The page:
Benefits to you. By increasing the value of your employees, you benefit as well. By developing your employees, you empower them to contribute to your own success and to your own career advancement. As you see them grow and develop, you experience a sense of pride, achievement and fulfilment which enhances your self-esteem and self-empowerment. Very important, you perform your stewardship accountability by sharing with them your God-given talents to increase their value to your organization. You can not experience this intrinsic satisfaction and joy by working with data and things.
Second. Just do it. Talk with your employees while looking at them eyeball-to-eyeball, and listen to them attentively when they speak to you. Compliment them sincerely for doing the right things. Give recognition for successful task accomplishments. You will learn effective communication skills, giving of positive and corrective feedback, giving them different types of recognition, etc. by applying the skills you learn from leadership and management training programs that you attend diligently and seriously. The practice of leadership and management skills such as those of communication can be one of your daily work objectives leading to your own professional growth. .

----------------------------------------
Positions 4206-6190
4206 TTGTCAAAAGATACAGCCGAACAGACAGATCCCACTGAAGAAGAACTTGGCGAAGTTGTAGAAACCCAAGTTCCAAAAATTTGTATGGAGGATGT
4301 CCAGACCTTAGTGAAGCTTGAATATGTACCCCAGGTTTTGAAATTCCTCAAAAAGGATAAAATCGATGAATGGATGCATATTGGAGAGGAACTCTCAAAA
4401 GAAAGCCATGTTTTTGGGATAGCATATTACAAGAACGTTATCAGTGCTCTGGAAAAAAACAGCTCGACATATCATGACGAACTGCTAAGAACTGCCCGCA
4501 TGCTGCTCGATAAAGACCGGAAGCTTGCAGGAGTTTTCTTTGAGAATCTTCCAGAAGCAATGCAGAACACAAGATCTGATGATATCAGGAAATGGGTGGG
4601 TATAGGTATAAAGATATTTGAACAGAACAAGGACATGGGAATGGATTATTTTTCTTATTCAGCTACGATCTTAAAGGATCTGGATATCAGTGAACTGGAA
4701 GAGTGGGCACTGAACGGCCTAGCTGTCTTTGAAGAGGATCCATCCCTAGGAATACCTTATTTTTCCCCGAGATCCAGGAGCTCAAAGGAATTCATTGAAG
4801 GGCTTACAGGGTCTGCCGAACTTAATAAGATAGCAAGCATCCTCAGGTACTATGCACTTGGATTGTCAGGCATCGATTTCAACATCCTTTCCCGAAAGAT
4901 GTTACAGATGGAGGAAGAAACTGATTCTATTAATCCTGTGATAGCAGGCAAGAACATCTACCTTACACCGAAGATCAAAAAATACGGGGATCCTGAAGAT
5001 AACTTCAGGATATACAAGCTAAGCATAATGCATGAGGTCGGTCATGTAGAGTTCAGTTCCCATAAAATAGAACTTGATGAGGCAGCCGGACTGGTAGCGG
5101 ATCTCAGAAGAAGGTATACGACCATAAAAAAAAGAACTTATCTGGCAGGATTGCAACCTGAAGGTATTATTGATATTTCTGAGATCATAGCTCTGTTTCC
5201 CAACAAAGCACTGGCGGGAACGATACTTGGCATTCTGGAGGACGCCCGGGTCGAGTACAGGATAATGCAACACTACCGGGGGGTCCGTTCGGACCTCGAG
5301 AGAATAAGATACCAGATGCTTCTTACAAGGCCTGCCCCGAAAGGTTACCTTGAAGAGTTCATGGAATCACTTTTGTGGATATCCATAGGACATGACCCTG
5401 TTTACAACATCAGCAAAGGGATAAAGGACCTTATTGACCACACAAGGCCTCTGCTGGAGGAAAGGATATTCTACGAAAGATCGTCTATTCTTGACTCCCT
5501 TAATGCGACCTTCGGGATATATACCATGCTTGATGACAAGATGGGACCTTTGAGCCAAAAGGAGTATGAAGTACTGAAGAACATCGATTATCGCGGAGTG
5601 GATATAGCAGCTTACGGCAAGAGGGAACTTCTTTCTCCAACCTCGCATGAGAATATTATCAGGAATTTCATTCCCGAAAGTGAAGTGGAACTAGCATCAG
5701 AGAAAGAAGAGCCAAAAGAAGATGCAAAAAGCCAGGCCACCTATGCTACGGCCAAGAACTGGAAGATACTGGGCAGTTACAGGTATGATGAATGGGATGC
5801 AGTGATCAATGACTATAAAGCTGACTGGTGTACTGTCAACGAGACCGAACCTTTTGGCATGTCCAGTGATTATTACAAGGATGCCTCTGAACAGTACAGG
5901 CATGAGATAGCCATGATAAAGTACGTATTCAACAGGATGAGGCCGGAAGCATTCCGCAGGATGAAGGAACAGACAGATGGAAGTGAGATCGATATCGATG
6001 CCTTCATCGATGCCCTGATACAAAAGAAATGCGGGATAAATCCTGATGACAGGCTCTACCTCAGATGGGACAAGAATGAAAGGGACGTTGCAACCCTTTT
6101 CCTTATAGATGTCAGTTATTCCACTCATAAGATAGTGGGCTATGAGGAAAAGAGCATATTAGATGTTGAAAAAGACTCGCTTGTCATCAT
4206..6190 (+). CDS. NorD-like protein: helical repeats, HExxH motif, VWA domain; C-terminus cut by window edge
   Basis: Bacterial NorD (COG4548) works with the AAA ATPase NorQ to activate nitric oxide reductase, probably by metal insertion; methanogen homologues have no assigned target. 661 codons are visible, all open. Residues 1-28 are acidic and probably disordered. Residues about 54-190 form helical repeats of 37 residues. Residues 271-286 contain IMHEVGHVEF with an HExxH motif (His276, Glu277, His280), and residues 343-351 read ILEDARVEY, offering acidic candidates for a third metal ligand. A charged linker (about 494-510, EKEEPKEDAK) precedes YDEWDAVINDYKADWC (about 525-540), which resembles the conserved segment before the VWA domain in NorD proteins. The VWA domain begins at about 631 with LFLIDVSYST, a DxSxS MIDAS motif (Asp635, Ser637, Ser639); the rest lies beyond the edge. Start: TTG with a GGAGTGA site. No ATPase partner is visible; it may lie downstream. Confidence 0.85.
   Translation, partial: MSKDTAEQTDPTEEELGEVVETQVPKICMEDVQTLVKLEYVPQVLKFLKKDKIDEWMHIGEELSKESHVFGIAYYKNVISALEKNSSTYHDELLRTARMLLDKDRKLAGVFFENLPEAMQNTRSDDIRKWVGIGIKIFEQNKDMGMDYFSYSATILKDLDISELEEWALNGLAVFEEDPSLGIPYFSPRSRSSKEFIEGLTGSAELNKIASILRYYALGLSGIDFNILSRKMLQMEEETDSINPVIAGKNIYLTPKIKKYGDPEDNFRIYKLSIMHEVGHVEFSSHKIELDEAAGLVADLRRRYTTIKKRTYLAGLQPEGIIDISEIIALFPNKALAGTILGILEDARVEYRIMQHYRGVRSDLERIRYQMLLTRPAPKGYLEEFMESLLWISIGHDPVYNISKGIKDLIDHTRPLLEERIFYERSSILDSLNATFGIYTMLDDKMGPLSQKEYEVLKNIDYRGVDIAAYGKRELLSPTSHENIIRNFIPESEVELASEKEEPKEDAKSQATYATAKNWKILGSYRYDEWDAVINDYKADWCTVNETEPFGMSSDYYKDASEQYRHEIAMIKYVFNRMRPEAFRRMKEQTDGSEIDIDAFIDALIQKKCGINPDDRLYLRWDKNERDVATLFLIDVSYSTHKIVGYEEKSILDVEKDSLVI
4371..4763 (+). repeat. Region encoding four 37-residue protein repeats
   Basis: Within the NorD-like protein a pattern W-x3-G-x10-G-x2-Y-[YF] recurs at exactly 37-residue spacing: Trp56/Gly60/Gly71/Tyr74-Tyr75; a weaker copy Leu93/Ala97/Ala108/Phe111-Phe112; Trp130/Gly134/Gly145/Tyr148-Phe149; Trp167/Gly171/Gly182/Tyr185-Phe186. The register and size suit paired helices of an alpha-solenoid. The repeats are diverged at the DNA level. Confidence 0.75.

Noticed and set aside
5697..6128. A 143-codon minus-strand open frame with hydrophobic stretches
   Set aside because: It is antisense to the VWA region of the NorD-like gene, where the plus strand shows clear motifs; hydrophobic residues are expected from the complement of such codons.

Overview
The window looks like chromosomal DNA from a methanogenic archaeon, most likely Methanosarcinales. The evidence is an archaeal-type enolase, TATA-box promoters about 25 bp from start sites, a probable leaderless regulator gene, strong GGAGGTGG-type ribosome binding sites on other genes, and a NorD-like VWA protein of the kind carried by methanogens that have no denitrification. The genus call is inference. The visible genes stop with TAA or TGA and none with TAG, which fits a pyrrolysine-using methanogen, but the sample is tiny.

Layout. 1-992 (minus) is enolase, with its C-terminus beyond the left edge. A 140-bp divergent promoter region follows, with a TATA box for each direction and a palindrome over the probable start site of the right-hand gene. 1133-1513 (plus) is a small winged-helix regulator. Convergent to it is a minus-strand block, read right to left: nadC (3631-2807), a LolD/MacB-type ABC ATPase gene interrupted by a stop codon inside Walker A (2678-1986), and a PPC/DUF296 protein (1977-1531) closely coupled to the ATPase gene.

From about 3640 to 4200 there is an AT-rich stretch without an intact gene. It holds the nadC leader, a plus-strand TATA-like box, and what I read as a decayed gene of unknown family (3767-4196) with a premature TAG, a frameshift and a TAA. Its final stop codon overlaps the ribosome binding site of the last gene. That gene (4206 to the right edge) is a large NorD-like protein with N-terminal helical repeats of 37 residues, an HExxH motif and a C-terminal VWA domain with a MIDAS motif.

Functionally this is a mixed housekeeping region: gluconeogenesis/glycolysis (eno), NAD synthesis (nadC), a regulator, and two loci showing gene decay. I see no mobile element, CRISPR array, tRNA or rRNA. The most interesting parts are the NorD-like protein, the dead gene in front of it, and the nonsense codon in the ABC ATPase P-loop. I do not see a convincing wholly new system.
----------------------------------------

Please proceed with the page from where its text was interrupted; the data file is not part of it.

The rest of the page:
Third, give yourself a pat on your back when you have pleasant interactions with your associates. Proof of pleasant interactions is that they approach you, ask you for your opinions and suggestions, and feel comfortable in your presence. As you observe these approach behaviors on their part, you will feel good about yourself and about them.
Sounds simple? It is if you make things happen.
God bless you as He gives you the grace you need to shepherd the people your company gives to you.
Josie O. Santamaria is a professional psychologist, certified life coach, a career coach and management consultant. She is the president of Career Systems, Inc., a management and human resource training and consulting company, operating for the past 29 years. For more information about her and Career Systems, Inc., log on to www.careersystems.com.ph. She can be reached for work/career issues thru her email address firstname.lastname@example.org